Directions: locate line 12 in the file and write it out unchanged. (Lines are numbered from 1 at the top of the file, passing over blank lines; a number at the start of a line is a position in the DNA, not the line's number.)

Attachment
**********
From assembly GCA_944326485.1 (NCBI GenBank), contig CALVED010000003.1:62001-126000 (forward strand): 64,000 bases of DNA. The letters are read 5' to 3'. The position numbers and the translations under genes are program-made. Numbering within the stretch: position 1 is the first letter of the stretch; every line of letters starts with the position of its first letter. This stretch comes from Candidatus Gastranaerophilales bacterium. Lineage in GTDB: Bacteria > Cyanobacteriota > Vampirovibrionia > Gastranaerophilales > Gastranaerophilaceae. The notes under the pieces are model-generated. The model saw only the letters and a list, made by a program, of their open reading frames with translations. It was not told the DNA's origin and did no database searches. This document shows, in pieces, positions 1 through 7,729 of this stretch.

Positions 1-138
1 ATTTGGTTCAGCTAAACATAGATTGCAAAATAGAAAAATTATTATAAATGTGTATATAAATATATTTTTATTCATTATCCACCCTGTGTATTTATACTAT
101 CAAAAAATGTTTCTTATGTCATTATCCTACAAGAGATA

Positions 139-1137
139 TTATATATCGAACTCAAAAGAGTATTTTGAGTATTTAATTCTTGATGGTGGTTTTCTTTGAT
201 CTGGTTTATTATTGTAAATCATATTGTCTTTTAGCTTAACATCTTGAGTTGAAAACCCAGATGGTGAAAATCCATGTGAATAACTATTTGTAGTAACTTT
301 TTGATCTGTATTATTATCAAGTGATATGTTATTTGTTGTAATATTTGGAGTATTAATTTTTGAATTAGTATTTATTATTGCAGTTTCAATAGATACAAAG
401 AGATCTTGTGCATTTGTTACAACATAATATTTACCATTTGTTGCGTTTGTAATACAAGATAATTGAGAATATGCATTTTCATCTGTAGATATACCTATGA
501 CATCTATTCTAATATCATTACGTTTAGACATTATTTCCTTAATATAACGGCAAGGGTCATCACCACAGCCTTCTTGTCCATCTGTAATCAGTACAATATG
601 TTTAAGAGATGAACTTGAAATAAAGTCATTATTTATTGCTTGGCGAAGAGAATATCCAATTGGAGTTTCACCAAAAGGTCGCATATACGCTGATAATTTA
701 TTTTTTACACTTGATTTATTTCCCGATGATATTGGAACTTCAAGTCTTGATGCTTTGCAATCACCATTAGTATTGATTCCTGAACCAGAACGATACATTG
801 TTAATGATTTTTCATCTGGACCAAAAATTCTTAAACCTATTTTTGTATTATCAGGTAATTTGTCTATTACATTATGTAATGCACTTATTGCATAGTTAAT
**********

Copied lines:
701 TTTTTTACACTTGATTTATTTCCCGATGATATTGGAACTTCAAGTCTTGATGCTTTGCAATCACCATTAGTATTGATTCCTGAACCAGAACGATACATTG